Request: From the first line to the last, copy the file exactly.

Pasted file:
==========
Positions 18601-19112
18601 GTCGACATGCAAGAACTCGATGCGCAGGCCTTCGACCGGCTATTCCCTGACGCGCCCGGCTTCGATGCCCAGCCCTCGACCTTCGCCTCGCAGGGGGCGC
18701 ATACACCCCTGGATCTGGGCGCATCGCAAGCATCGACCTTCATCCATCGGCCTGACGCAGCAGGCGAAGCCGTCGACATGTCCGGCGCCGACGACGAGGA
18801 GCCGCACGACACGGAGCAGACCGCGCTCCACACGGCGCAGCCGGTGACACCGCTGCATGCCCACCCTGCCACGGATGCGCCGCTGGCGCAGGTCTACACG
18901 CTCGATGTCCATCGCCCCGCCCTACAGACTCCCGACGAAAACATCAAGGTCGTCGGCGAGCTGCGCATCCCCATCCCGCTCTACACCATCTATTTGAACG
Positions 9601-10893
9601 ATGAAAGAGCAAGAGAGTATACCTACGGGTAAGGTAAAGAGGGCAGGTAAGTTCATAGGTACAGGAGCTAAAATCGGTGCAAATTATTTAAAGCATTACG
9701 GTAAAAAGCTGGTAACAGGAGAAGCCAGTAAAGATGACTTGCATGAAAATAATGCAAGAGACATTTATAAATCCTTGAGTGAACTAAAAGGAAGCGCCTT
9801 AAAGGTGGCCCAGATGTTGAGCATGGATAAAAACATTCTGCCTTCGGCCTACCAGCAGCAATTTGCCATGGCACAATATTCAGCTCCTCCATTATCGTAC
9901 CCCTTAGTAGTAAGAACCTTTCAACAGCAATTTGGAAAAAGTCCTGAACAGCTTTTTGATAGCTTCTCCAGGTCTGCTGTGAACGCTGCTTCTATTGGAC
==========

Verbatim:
Positions 18601-19112
18601 GTCGACATGCAAGAACTCGATGCGCAGGCCTTCGACCGGCTATTCCCTGACGCGCCCGGCTTCGATGCCCAGCCCTCGACCTTCGCCTCGCAGGGGGCGC
18701 ATACACCCCTGGATCTGGGCGCATCGCAAGCATCGACCTTCATCCATCGGCCTGACGCAGCAGGCGAAGCCGTCGACATGTCCGGCGCCGACGACGAGGA
18801 GCCGCACGACACGGAGCAGACCGCGCTCCACACGGCGCAGCCGGTGACACCGCTGCATGCCCACCCTGCCACGGATGCGCCGCTGGCGCAGGTCTACACG
18901 CTCGATGTCCATCGCCCCGCCCTACAGACTCCCGACGAAAACATCAAGGTCGTCGGCGAGCTGCGCATCCCCATCCCGCTCTACACCATCTATTTGAACG
Positions 9601-10893
9601 ATGAAAGAGCAAGAGAGTATACCTACGGGTAAGGTAAAGAGGGCAGGTAAGTTCATAGGTACAGGAGCTAAAATCGGTGCAAATTATTTAAAGCATTACG
9701 GTAAAAAGCTGGTAACAGGAGAAGCCAGTAAAGATGACTTGCATGAAAATAATGCAAGAGACATTTATAAATCCTTGAGTGAACTAAAAGGAAGCGCCTT
9801 AAAGGTGGCCCAGATGTTGAGCATGGATAAAAACATTCTGCCTTCGGCCTACCAGCAGCAATTTGCCATGGCACAATATTCAGCTCCTCCATTATCGTAC
9901 CCCTTAGTAGTAAGAACCTTTCAACAGCAATTTGGAAAAAGTCCTGAACAGCTTTTTGATAGCTTCTCCAGGTCTGCTGTGAACGCTGCTTCTATTGGAC